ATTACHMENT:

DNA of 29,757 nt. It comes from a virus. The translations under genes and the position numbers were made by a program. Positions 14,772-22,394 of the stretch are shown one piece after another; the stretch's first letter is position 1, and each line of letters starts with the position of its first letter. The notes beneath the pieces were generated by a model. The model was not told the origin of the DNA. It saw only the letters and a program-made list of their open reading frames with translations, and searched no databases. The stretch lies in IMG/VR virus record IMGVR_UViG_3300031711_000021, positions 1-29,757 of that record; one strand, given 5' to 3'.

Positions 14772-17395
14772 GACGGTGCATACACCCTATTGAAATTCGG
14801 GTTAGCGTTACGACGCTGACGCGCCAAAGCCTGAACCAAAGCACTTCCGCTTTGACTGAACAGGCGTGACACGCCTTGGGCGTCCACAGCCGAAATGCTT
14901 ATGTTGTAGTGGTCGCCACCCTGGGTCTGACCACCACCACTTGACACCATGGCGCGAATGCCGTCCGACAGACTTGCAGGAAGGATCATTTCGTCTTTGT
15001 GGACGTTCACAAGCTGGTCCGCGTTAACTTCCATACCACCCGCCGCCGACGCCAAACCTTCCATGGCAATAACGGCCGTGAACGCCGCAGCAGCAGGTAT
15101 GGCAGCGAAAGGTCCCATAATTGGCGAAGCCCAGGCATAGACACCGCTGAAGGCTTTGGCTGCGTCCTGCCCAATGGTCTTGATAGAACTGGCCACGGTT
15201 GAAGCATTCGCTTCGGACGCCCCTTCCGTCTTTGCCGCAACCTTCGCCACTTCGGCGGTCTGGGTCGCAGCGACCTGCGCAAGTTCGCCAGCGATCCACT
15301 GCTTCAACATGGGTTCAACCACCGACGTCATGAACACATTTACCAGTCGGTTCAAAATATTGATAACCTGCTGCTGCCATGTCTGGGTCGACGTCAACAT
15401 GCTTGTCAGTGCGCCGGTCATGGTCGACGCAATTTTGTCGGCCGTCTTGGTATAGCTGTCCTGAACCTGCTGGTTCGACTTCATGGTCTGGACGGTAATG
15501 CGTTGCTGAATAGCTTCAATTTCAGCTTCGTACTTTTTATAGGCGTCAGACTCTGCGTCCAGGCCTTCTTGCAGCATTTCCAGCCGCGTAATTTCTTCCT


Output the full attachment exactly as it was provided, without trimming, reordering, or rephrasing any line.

DNA of 29,757 nt. It comes from a virus. The translations under genes and the position numbers were made by a program. Positions 14,772-22,394 of the stretch are shown one piece after another; the stretch's first letter is position 1, and each line of letters starts with the position of its first letter. The notes beneath the pieces were generated by a model. The model was not told the origin of the DNA. It saw only the letters and a program-made list of their open reading frames with translations, and searched no databases. The stretch lies in IMG/VR virus record IMGVR_UViG_3300031711_000021, positions 1-29,757 of that record; one strand, given 5' to 3'.

Positions 14772-17395
14772 GACGGTGCATACACCCTATTGAAATTCGG
14801 GTTAGCGTTACGACGCTGACGCGCCAAAGCCTGAACCAAAGCACTTCCGCTTTGACTGAACAGGCGTGACACGCCTTGGGCGTCCACAGCCGAAATGCTT
14901 ATGTTGTAGTGGTCGCCACCCTGGGTCTGACCACCACCACTTGACACCATGGCGCGAATGCCGTCCGACAGACTTGCAGGAAGGATCATTTCGTCTTTGT
15001 GGACGTTCACAAGCTGGTCCGCGTTAACTTCCATACCACCCGCCGCCGACGCCAAACCTTCCATGGCAATAACGGCCGTGAACGCCGCAGCAGCAGGTAT
15101 GGCAGCGAAAGGTCCCATAATTGGCGAAGCCCAGGCATAGACACCGCTGAAGGCTTTGGCTGCGTCCTGCCCAATGGTCTTGATAGAACTGGCCACGGTT
15201 GAAGCATTCGCTTCGGACGCCCCTTCCGTCTTTGCCGCAACCTTCGCCACTTCGGCGGTCTGGGTCGCAGCGACCTGCGCAAGTTCGCCAGCGATCCACT
15301 GCTTCAACATGGGTTCAACCACCGACGTCATGAACACATTTACCAGTCGGTTCAAAATATTGATAACCTGCTGCTGCCATGTCTGGGTCGACGTCAACAT
15401 GCTTGTCAGTGCGCCGGTCATGGTCGACGCAATTTTGTCGGCCGTCTTGGTATAGCTGTCCTGAACCTGCTGGTTCGACTTCATGGTCTGGACGGTAATG
15501 CGTTGCTGAATAGCTTCAATTTCAGCTTCGTACTTTTTATAGGCGTCAGACTCTGCGTCCAGGCCTTCTTGCAGCATTTCCAGCCGCGTAATTTCTTCCT